This past weekend’s storm which brought record-breaking snow to the Mid-Atlantic and Northeast Corridor also brought something that gets the Earth Science Office at Marshall Space Flight Center (MSFC) excited…lightning from the view point of a camera lens aboard the International Space Station (ISS).
NASA Commander Scott Kelly (@CDRScottKelly) tweeted out this photo early Saturday morning from an overflight down the East Coast just before sunrise.
The corresponding satellite and lightning data show that the ISS camera captured a 4 stroke incloud lightning flash within the storm as the system pushed its way out to sea in the North Atlantic.
GOES East IR imagery from 0945 UTC on 23 January 2016. Red plus signs indicate the location of 4 incloud strokes as observed by the Earth Networks Total Lightning Network that represent the location of the flash in the ISS photo from Saturday.
Over the next year the weather enterprise will expand its capability to monitor lightning flashes from space in a similar manner to how the ISS captured this lightning flash. In the next year, two spaceborne lightning measurement instruments which NASA MSFC has played a major role in developing during many decades of hard work will be launched into space: the International Space Station Lightning Imaging Sensor (ISS-LIS) and the GOES-R Geostationary Lightning Mapper (GLM). These instruments will monitor energy from lightning flashes escaping the top of the cloud when a lightning flash occurs, utilizing a narrow oxygen emission line at 777.4 nanometers.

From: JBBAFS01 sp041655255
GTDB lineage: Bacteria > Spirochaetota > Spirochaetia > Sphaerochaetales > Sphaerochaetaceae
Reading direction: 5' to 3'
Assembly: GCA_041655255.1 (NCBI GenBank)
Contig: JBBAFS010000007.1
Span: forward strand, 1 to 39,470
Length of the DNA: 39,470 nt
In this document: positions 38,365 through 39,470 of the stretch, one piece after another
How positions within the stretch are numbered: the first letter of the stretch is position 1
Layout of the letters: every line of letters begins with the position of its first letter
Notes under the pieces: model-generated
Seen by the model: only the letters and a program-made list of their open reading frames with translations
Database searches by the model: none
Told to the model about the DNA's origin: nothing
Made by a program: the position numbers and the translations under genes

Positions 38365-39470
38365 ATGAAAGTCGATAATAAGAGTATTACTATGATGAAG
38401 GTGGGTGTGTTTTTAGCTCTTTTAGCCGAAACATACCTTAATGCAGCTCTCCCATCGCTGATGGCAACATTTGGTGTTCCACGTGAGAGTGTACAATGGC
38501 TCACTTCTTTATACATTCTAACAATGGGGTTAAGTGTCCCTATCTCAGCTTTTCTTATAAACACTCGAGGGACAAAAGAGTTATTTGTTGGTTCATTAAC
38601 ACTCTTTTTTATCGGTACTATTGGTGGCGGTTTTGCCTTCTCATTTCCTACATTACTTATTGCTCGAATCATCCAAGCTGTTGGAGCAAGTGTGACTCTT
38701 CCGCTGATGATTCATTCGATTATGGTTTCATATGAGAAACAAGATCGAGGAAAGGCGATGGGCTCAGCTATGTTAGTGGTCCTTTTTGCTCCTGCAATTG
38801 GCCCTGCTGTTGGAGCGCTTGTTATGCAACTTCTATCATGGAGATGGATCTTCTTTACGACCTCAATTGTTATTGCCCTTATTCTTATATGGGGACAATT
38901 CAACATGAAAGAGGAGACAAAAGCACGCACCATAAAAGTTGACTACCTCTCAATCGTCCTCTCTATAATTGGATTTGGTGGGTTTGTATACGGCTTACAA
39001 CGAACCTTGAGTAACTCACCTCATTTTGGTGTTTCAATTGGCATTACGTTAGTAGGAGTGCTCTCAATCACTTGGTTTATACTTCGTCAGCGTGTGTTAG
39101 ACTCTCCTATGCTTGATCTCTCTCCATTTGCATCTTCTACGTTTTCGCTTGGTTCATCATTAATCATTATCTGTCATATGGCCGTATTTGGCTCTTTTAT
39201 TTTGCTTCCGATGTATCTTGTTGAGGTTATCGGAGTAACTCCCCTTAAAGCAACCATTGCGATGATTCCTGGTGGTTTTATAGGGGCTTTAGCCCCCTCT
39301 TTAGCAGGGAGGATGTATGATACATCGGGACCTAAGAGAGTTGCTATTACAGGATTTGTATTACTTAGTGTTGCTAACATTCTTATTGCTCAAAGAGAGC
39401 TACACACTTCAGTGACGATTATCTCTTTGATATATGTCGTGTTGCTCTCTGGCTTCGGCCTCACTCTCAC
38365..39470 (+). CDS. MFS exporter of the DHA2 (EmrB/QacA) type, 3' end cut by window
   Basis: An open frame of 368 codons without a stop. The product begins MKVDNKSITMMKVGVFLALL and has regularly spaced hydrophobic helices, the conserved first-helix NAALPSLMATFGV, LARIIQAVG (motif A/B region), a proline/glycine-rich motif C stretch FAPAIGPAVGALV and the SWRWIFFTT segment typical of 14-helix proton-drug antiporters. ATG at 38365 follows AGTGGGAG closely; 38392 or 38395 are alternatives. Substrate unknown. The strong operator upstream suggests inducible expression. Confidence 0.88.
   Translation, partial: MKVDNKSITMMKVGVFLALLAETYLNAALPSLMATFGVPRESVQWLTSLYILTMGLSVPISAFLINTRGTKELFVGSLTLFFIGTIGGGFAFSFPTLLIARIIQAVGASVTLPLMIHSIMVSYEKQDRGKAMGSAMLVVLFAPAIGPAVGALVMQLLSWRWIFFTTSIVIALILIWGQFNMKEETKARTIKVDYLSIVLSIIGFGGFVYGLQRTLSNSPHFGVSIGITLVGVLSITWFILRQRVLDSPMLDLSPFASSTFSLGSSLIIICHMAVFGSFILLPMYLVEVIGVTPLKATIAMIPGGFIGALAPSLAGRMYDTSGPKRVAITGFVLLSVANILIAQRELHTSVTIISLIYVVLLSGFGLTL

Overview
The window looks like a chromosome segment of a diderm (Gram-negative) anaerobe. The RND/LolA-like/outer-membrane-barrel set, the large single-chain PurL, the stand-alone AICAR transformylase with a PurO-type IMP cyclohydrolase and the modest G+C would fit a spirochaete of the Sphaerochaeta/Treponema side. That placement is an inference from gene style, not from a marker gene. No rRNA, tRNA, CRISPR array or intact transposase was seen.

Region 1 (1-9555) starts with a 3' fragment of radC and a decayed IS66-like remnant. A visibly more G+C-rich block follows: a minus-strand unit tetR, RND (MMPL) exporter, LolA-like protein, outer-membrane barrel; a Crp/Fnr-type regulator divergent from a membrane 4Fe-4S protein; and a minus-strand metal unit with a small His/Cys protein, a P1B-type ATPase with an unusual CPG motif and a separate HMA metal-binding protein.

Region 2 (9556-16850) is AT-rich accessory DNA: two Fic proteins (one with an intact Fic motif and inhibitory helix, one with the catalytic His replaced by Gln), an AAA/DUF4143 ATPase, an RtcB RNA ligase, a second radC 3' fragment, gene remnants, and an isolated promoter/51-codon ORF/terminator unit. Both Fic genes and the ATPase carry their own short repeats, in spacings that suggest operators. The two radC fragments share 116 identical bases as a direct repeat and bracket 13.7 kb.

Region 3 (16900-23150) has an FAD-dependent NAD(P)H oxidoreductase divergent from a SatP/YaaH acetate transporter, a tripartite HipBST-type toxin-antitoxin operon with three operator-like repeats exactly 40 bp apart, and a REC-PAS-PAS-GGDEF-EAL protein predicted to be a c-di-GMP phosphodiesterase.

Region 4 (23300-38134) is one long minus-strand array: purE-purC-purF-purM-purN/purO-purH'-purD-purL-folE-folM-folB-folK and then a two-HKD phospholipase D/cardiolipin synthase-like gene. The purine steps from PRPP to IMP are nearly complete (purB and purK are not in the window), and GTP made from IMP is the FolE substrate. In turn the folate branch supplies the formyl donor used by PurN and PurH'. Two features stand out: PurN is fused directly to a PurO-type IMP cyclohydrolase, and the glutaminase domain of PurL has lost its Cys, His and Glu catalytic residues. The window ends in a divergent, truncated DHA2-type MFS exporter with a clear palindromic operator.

What does this mean for the public? Increased public safety and confidence in decisions which are affected by hazardous weather. Data from the ISS-LIS and GLM instruments will help scientists better understand the internal structure of all types of storms, helping develop better models for how storms grow, intensify and decay. Forecasters will be able to utilize flash rate information on storms acquired from these instruments to enhance severe weather prediction, determine where the heaviest snowfall rates are occurring in winter systems, or help reroute air traffic away from dangerous storms over the ocean. Most importantly, the ability to monitor the area of individual flashes will lead to better decisions on how to take shelter in an appropriate amount of time before the first lightning strike occurs in their area.
A special thank you to Mike Trenchard, Will Stefanov of Johnson Space Center for helping us acquire the ISS telemetry and camera information used to sync the meteorological observations with the lightning photo from Commander Kelly.
(Posted on behalf of the Earth Science Office)